But sometimes, you’re fortunate enough to happen upon the yin to your yang, the this to your that, the Bonnie to your Clyde (but with less crime and shooting). Today as The Woman Behind the Curtain and I are out of the office together at NACE Automechanika in Chicago, it’s more prevalent than ever that some tasks are simply better with a wingman (or woman).

It’s not enough to have a teammate who helps with things or assists on tasks resulting in successful completion, no. No, there’s some special chemistry that comes into play when a completion results in a shining resonant song…

So, what makes a good work wingman?

According to The Woman Behind the Curtain:

  • They don’t steal your thunder… or project… or opportunity. You either share the thunder or let the lightning strike where it should.
  • Your wingman talks you up, makes you look good, and gives you opportunities to shine.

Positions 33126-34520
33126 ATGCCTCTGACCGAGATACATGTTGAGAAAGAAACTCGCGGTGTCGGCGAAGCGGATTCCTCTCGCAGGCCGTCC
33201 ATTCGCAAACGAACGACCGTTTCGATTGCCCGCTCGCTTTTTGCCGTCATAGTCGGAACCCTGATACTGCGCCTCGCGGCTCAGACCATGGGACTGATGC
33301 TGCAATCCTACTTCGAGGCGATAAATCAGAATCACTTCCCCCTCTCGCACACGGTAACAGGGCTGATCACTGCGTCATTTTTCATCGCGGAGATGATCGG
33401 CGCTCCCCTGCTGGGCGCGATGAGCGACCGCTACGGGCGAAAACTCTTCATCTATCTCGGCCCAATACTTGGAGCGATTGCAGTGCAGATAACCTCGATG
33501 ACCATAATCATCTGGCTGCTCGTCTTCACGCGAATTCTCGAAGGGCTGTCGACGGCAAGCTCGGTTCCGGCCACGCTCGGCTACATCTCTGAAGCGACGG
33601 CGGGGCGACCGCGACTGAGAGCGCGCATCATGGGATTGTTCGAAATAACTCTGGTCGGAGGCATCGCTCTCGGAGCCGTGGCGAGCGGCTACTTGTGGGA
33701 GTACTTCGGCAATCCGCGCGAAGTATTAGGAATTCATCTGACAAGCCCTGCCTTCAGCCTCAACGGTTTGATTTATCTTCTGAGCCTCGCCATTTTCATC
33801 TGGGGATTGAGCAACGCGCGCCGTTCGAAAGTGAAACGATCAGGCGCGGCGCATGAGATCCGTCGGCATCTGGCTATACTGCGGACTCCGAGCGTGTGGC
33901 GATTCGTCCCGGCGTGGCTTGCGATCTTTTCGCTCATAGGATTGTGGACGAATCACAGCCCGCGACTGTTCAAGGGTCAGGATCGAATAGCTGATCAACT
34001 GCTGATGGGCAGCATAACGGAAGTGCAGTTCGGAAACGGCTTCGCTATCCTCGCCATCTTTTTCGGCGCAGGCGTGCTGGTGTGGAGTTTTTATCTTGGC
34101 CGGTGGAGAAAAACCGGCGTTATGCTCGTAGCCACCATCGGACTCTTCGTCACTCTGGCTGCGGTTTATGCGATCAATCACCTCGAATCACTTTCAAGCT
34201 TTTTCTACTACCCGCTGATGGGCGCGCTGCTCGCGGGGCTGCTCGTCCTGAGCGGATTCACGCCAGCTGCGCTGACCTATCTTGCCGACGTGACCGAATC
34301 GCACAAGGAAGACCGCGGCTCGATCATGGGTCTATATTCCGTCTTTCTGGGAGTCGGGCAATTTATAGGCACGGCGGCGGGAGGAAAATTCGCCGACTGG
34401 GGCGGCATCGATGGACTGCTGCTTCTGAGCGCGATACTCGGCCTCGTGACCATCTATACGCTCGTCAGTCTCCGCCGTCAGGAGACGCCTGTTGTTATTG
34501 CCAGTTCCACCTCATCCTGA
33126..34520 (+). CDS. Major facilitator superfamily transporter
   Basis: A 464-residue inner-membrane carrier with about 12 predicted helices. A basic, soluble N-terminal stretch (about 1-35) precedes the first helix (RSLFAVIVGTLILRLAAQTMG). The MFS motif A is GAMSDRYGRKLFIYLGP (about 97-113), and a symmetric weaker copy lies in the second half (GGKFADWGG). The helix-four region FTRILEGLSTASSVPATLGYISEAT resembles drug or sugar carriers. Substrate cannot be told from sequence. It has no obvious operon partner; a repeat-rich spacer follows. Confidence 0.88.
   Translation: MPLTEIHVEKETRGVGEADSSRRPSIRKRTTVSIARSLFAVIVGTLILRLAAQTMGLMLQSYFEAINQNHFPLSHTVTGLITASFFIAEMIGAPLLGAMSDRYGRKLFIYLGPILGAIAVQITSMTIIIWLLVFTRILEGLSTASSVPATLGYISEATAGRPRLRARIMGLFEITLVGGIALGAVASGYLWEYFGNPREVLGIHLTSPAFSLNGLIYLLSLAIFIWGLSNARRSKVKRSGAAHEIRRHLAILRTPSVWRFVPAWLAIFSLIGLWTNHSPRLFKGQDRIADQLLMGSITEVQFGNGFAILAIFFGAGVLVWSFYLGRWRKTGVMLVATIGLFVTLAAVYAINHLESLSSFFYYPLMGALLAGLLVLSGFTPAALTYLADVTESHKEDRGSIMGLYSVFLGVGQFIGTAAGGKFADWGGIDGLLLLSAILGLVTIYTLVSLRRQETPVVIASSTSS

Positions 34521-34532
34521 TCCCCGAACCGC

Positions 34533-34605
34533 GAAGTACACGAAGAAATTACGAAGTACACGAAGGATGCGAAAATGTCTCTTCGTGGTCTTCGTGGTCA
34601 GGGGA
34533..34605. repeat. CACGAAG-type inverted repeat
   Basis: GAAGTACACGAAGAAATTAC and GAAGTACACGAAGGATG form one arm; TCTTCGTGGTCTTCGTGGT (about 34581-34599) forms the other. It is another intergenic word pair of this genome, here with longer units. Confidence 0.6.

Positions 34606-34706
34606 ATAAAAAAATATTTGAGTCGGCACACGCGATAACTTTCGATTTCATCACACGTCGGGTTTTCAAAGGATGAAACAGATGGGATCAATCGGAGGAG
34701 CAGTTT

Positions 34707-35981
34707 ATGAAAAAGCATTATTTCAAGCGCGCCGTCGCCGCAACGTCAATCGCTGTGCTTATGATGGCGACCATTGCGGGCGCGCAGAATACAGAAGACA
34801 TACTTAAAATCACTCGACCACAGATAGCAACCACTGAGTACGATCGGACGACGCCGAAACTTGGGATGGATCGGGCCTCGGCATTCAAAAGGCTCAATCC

• She keeps you from self-sabotaging: doing things that are harmful, a little dumb, or not quite thought through (thank goodness).
  • They act in your best interest and the interest of the team.
  • He picks you up when you’re down.  
  • Your wingman goes along for the ride… wherever the ride may lead.

And to The Rhythm of Reman:

  • They make the work fun… or at least more fun than it would be on your own.
  • She pushes you out of your comfort zone. Even though your comfort zone is comfy.
  • Your wingman shows you how you shine when you’re feeling a little dull.
  • She encourages you to sometimes do things that aren’t harmful, no, but maybe a little more dumb than normal. In a good way.
  • He reminds you of the end goal, the big picture, and keeps you focused.